Today was another bullshit day in the week from hell. In addition to the 12+ hour work day, I went to try my DIPA and Black IPA that had been bottle conditioning but when I popped the tops they had no carbonation. After two weeks they should’ve at least shown some signs of carbonation considering all my previous beers were just about ready at that point.
I’ll talk more about that tomorrow in a post, but needless to say I needed a pick-me-up beer. So I reach for one of the cans that Tyler had sent: Ballast Point Pale Ale.
From Ballast Point:
There’s no wonder why our Pale Ale is so popular—it is skillfully crafted in the style of the Kolsch beers of Cologne, Germany. We’ve chosen German hops for aroma, and rounded out the recipe with a blend of American and German malts.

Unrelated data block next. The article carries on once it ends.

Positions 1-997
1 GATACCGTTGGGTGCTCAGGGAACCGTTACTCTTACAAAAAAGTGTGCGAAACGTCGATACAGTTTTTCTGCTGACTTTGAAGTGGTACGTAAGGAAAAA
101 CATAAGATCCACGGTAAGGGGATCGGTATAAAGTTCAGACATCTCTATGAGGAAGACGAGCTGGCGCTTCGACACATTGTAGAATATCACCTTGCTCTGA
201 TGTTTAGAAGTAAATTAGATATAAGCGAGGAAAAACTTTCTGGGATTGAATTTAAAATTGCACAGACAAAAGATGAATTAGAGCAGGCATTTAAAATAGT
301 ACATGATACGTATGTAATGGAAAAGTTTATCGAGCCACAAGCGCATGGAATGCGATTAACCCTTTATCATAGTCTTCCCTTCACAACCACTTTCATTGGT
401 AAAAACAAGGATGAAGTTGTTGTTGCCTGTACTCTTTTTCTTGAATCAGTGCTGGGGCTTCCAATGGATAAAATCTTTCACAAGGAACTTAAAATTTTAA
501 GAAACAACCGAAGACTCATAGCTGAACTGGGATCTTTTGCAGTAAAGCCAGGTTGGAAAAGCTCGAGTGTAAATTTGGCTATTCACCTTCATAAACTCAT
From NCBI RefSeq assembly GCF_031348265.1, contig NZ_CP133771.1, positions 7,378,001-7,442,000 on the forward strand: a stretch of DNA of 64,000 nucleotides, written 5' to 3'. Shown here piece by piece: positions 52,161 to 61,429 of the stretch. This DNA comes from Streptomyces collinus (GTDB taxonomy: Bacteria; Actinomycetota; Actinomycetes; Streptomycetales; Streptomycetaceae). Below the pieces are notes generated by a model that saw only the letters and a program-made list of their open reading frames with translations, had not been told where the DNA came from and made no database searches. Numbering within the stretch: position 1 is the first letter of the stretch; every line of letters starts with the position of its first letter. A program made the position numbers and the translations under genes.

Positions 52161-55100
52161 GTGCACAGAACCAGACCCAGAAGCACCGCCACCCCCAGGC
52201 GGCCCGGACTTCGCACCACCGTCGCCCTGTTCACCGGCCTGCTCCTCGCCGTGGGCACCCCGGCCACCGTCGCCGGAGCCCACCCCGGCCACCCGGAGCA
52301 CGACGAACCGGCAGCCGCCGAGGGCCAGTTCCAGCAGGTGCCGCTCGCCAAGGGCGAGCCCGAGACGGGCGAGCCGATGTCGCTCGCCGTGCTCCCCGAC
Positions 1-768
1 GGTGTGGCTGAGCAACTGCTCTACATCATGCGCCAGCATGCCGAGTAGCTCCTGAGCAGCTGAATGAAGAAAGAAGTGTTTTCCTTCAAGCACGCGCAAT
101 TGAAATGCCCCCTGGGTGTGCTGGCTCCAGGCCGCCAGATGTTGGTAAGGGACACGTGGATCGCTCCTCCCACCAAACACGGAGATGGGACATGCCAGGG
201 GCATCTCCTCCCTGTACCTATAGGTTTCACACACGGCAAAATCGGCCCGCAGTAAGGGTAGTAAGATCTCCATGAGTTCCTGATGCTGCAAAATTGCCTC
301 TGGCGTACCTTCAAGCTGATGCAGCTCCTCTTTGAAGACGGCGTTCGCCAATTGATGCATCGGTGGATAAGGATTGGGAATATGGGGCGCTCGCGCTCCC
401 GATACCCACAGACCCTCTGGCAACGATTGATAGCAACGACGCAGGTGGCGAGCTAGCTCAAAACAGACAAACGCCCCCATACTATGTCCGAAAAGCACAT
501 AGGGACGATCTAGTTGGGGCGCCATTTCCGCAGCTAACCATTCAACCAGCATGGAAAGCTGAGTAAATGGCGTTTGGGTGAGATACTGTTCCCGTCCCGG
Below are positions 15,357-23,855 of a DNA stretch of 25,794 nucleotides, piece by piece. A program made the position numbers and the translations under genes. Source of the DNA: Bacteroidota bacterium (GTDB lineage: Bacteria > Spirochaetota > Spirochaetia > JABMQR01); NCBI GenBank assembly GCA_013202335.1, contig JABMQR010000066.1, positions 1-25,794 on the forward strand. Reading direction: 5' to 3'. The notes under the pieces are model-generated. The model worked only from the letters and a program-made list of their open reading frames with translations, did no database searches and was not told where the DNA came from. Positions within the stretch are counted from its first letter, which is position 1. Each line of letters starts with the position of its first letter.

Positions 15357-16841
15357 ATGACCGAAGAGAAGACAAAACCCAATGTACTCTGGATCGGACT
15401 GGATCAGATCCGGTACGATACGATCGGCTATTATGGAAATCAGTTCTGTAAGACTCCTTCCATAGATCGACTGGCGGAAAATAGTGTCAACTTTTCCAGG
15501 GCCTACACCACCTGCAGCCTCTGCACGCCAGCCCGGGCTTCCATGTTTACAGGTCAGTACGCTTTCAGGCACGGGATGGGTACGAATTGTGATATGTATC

While it is very much like a Pilsner, our Pale Ale is fermented at ale temperatures, giving it a subdued fruitiness—a perfect compliment to the crispness of the wheat and maltiness of the Munich malt. If you like a lighter brew but also like the complexity of craft beers, then our Pale Ale is for you.
Bitterness 23 IBUs Alc. by Vol. 5.2% Serving Temperature 40-45 degrees F
Appearance: Light orange to straw yellow with a big white head that doesn’t linger. Very clean and clear.
Smell: Not a lot happening on the nose. Maybe a tinge of caramel with bready maltiness. Some slight hints of yeast character and hops. Which I guess is the same as saying it “smells like beer,” just not very strongly.
Taste: Good balance between malt and hops, but far less better than you’d expect from a Pale Ale from California. A pleasant, light and crisp flavor. Something like a less hoppy Sierra Nevada. There’s a hint of spice in the finish. A little malt sweetness, too.
Mouthfeel: Light and crisp with decent carbonation. It feels “like a beer.”
Final Verdict: 3.5 out of 5. Try it.
Ballast Point gets the rounding error from 3.25 up to 3.5 here. There’s nothing wrong with this beer, but there’s nothing really remarkable about it either. This is really more of a Kolsch than a Pale Ale, and it’s a good Kolsch. But Kolsch is rarely a memorable style.